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Med Change

May 18, 2019

…ain’t gonna happen. At least not for awhile. Just for the hell of it, I went ahead and asked Dr. Goodenough about possibly coming down or even off a couple of my medications. I’m on SO many and I don’t seem to be able to get it out of my head that I’m taking too much. I know other bipolar 1’s who get by on three or four; why can’t I?

To his credit, Dr. G had some ideas: we could try going up on the Geodon and down on the Zyprexa, or vice-versa. We could also try tapering off the Trazodone since it doesn’t seem to be doing much for me. But in the end, he said “Let’s just leave things as they are and we’ll talk about it again later.” “Later” turns out to be three months, as I don’t have to go back until August. That’s good news because it means I’m stable enough to not need close supervision, but it also means I can’t experiment until then. And August seems like a long way away.

Still, Dr. G’s lack of enthusiasm for my plans tells me it’s probably best to let sleeping dogs lie. He said the same thing I always say—“if it’s not broke, don’t fix it.” Besides, I go through this every spring, wanting to reduce my medication burden when the fact is, this “cocktail” works. I know better than to tinker with it on my own, and I won’t, especially now that it’s silly season and I’m vulnerable to fits of hypo/mania. I think Dr. G is just waiting me out, figuring I’ll give up on med changes once I get through the spring and most of the summer. And he’s probably right; I usually lose the urge to fuss with my regimen around the time the angle of the sun’s light is a little lower.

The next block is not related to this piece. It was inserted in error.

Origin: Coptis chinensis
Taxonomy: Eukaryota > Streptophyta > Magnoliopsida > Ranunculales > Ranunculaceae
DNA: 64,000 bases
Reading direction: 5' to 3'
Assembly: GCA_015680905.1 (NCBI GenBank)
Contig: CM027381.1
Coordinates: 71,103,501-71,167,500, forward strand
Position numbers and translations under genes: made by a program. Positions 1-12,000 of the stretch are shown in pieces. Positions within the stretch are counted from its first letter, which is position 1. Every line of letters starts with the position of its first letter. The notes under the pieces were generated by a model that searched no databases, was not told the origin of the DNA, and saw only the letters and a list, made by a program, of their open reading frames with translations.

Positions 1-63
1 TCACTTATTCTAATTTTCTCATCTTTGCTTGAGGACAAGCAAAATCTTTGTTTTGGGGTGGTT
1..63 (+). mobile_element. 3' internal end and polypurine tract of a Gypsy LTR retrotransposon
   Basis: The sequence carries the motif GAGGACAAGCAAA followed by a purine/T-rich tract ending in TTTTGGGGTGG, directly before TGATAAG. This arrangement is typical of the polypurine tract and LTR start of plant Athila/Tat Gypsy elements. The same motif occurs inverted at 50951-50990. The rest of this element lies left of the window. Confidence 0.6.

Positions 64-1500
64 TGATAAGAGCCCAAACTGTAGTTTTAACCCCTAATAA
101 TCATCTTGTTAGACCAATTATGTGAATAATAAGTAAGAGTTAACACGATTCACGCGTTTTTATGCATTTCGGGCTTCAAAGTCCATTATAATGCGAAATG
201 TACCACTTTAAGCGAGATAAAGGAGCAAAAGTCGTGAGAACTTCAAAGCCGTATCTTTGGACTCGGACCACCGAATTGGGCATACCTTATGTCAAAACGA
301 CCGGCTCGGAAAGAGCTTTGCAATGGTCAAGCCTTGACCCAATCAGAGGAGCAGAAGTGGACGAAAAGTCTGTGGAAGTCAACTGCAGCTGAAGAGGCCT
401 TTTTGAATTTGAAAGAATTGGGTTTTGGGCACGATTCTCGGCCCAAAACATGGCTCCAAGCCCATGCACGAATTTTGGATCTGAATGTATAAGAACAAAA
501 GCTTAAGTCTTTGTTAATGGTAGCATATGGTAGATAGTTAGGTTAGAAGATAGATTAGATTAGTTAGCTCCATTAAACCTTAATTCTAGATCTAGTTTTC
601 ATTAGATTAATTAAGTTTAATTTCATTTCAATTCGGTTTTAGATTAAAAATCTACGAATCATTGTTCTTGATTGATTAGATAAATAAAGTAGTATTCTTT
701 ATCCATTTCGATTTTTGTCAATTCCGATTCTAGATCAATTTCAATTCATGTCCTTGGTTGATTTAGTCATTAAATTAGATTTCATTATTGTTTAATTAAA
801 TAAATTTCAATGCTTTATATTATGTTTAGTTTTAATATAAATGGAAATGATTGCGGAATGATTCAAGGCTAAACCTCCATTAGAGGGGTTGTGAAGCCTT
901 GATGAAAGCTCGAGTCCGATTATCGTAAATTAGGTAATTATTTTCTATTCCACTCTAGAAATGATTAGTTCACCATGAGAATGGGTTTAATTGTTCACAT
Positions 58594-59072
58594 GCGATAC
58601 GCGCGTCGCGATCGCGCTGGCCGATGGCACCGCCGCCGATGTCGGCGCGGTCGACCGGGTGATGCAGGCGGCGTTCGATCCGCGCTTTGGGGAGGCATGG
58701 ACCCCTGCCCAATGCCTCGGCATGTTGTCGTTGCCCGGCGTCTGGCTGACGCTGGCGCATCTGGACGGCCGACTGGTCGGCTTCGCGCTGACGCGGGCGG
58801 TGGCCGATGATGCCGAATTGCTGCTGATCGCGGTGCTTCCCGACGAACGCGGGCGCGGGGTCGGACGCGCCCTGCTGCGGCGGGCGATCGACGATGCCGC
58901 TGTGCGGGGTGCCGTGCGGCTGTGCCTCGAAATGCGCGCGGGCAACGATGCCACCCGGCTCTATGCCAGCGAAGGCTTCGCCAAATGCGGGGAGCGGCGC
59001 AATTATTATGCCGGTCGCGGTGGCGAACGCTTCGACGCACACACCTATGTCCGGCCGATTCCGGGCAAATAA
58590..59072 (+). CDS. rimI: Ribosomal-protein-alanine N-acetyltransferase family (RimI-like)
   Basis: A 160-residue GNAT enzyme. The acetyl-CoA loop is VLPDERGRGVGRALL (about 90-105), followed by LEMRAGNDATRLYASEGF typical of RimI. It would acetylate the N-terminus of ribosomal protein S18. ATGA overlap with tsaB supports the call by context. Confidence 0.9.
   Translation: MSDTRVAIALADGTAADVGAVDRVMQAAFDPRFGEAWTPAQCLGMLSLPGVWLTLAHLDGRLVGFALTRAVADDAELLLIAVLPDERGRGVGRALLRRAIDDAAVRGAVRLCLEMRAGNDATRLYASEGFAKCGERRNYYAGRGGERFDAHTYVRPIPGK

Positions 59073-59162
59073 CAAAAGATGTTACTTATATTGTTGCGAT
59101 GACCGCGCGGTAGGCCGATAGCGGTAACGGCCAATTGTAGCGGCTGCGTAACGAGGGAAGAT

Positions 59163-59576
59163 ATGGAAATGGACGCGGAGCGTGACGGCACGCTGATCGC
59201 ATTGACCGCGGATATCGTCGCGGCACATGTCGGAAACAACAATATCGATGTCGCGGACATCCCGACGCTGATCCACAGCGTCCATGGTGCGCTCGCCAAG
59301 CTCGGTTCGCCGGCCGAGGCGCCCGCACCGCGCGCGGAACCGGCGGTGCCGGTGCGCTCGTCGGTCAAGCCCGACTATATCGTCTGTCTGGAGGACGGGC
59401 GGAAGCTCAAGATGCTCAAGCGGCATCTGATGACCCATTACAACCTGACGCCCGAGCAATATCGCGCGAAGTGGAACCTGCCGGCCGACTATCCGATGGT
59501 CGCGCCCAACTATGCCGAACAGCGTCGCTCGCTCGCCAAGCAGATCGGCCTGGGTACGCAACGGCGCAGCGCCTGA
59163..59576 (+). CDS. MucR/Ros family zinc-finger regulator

And Lord knows I don’t want to either go ape shit, or lose my happy thoughts. I know how bad it can get, both ways. The only thing that stands between me and disaster is the eight medications I take for psychiatric reasons. This combination was carefully crafted for me, and except for some mild depressive and hypomanic episodes, it’s kept me out of the hospital and out of trouble for years. I don’t spend outrageous amounts of money or overdraw my bank account; my credit card is not maxed out. I don’t become suicidal or reckless. I find it possible to treat my fellow man kindly and smile at people going in or coming out of the grocery store. I’m not paranoid or delusional, and I don’t see cats where there are none (and wouldn’t ordinarily be, like in the ER). I don’t even have as much trouble sleeping anymore. So why on earth would I want to mess with the magic formula?

I guess I really don’t, after all. Maybe it’s better this way. I’m stable, and if I could do it on fewer meds I would, but I can’t…at least not at this point. Who knows, I may feel totally differently in three months and not even want to experiment. That’s the thing with bipolar, anyway; we can’t plan that far in advance because we don’t know how we’re going to feel in three DAYS, let alone three months.

In the meantime, there are two puppies playing at my feet and wanting attention. Good-night!


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